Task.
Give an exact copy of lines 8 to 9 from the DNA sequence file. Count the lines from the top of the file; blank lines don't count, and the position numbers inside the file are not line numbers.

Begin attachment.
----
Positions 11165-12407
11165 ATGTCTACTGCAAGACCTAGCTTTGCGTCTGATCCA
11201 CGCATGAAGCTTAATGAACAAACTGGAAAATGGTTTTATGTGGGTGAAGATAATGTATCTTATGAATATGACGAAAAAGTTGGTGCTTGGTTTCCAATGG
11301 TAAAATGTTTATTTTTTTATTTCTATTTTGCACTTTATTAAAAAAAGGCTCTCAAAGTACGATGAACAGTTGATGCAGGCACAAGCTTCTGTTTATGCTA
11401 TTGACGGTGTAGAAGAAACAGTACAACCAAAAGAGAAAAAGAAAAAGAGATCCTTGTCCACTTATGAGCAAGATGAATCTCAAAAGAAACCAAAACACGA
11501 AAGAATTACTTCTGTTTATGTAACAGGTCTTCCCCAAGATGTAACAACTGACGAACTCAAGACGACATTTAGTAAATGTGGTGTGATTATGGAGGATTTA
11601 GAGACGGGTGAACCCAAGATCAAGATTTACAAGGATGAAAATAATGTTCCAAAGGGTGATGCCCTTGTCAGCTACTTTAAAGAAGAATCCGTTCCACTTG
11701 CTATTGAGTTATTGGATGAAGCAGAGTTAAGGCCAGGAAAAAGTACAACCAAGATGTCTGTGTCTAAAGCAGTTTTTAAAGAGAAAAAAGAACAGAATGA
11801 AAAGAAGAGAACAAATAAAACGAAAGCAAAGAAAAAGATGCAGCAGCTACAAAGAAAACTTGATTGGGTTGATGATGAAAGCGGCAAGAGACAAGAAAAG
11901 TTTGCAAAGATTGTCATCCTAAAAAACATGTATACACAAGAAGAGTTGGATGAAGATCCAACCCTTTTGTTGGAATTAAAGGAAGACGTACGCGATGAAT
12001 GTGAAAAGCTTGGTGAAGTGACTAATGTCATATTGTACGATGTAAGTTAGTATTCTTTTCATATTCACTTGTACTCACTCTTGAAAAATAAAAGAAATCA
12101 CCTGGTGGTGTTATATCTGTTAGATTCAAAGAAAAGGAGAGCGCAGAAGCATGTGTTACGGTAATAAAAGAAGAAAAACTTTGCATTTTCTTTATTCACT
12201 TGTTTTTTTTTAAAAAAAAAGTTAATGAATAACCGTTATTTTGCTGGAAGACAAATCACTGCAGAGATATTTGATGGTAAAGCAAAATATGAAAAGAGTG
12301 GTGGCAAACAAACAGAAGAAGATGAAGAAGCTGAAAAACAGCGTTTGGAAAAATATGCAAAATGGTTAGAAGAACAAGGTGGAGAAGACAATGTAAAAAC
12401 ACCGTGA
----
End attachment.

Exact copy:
11701 CTATTGAGTTATTGGATGAAGCAGAGTTAAGGCCAGGAAAAAGTACAACCAAGATGTCTGTGTCTAAAGCAGTTTTTAAAGAGAAAAAAGAACAGAATGA
11801 AAAGAAGAGAACAAATAAAACGAAAGCAAAGAAAAAGATGCAGCAGCTACAAAGAAAACTTGATTGGGTTGATGATGAAAGCGGCAAGAGACAAGAAAAG